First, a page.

It is always good to know the real facts about something.  However, it is all too common that we end up hearing and sometimes believing untruths about all types of things. Boating is no exception.  Let’s take a look at some common misconceptions that people have concerning boating safety.

  1. My boat has headlights ­­- Some boats have lights on the front. No, I’m not talking about navigation lights. I’m talking about the clear lights that face forward and light the area in front of the boat just like car headlights do. This leads many people to believe that they are headlights. Have you ever been on the water at night and seen a pontoon boat cruising across the lake with its so-called “headlights” on? I have. They are not headlights. They are docking lights and are meant to be used when approaching a dock or boat ramp. It is important to know that you should not use them when cruising open waters. Having these lights on will blind operators of oncoming vessels and make it difficult for them to navigate at night. Keep them off unless you are approaching a dock or boat ramp.
  2. Sailboats always have the right of way – One of the tenets of the rules of navigation is that sailboats have the right of way over power boats. But do they always have the right of way? The answer is no. A sailboat has the right of way over power boats when it is under sail. If a sailboat has its engines running, it is considered a power boat.  At that point, the rules that apply to two power boats approaching each other would come into play. In fact, if a sailboat is being propelled by its engines it is considered a power boat even if the sails are up.
  3. A boat has the right of way over personal watercraft – This is just not true. Since a boat is typically the larger of the two vessels, some people believe that PWCs should just get out of the way. In reality, a PWC is just a small boat and has the same rights on the water as any other power boat. That being said, I often ride personal watercraft and I will say that I do make sure to not get in the way of other vessels regardless of who has the right of way. It is a lot easier for me to see them than for them to see me. It just seems like common sense.
  4. Good swimmers do not need a life jacket –Being a good swimmer does not negate the need for a life jacket. You may be perfectly comfortable being on a boat while not wearing one. You may even be comfortable jumping into deep water and swimming around without one. Keep in mind that these are most likely under ideal conditions. Things can change suddenly. What if you find yourself on the water when severe weather approaches or you find yourself in a situation where the vessel is taking on water? If you are in a boating accident and are not conscious, your swimming skills cannot help you. These are situations where a life jacket literally can mean the difference between life and death. Also, keep in mind that having a suitable life jacket on board for each passenger is required by law.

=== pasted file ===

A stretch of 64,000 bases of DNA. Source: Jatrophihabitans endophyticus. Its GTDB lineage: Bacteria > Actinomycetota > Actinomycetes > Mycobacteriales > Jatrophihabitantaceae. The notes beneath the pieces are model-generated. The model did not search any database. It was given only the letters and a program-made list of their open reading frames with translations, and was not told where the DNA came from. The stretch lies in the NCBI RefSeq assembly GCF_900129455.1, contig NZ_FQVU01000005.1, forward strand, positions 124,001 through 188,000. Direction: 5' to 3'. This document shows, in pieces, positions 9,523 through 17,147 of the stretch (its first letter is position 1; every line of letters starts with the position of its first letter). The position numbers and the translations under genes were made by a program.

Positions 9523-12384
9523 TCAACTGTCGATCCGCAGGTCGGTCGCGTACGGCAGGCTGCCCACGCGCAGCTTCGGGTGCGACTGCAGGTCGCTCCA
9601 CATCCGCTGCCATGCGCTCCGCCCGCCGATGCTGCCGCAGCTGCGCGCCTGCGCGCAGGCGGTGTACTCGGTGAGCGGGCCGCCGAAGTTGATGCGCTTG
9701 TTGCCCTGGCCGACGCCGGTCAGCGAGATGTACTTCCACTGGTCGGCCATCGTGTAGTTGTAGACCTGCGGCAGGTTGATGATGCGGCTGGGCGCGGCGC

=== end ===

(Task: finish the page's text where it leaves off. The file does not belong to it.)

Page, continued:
5. I’m not driving the boat so I can drink as much as I want – Have you ever been out with someone who has had too much to drink and you have to take care of them. It’s not easy and most of the time is not a lot of fun either. You spend your time and effort to ensure they do not become a danger to themselves or anyone else. It can be a daunting task. Imagine trying to do this while on a boat. Falling on the ground is one thing. Falling overboard is an entirely different situation. Now imagine the captain trying to safely operate the vessel and keep an eye on his/her passengers at the same time. It’s just not a good combination.
  6. Driving a boat is just like driving a car – No, it is not. If you have driven a boat before, then you already know this. Cars are not affected by current and wind and they do have brakes. Cars steer from the front, boats steer from the rear. When driving a car, you do not have to worry about unseen obstacles that may be below the surface. In a car, you can shut the engine off and put it in park and it will not move. A boat is never totally still unless it is not in the water. These differences surely do not make driving a boat impossible, just different. Be sure to know how to handle your vessel and never handle it in a way that exceeds your capabilities.
  7. Lakes are much safer than the ocean – Lakes are different than the ocean but not necessarily safer. Sure, there is little chance of getting lost at sea or having your vessel overtaken by pirates. But lakes have their own concerns when it comes to safety. You are more likely to have a collision while boating on a lake because they tend to be more crowded. While you can come across inexperienced boaters in either environment, it is more likely on a lake due to the higher likelihood of the “holiday boater.” These are individuals who may own a boat but only use it a few times a year. People who boat in coastal areas tend to use their boats more often and therefore have more experience. Bad weather can stir up dangerous waters in either situation but sometimes lakes are more affected by weather because they tend to be more shallow than the ocean. You can get into a dangerous situation on any body of water. Be diligent no matter where you are boating.

Keep these things in mind the next time you plan an outing on the water. It may save you or someone else from having a bad day.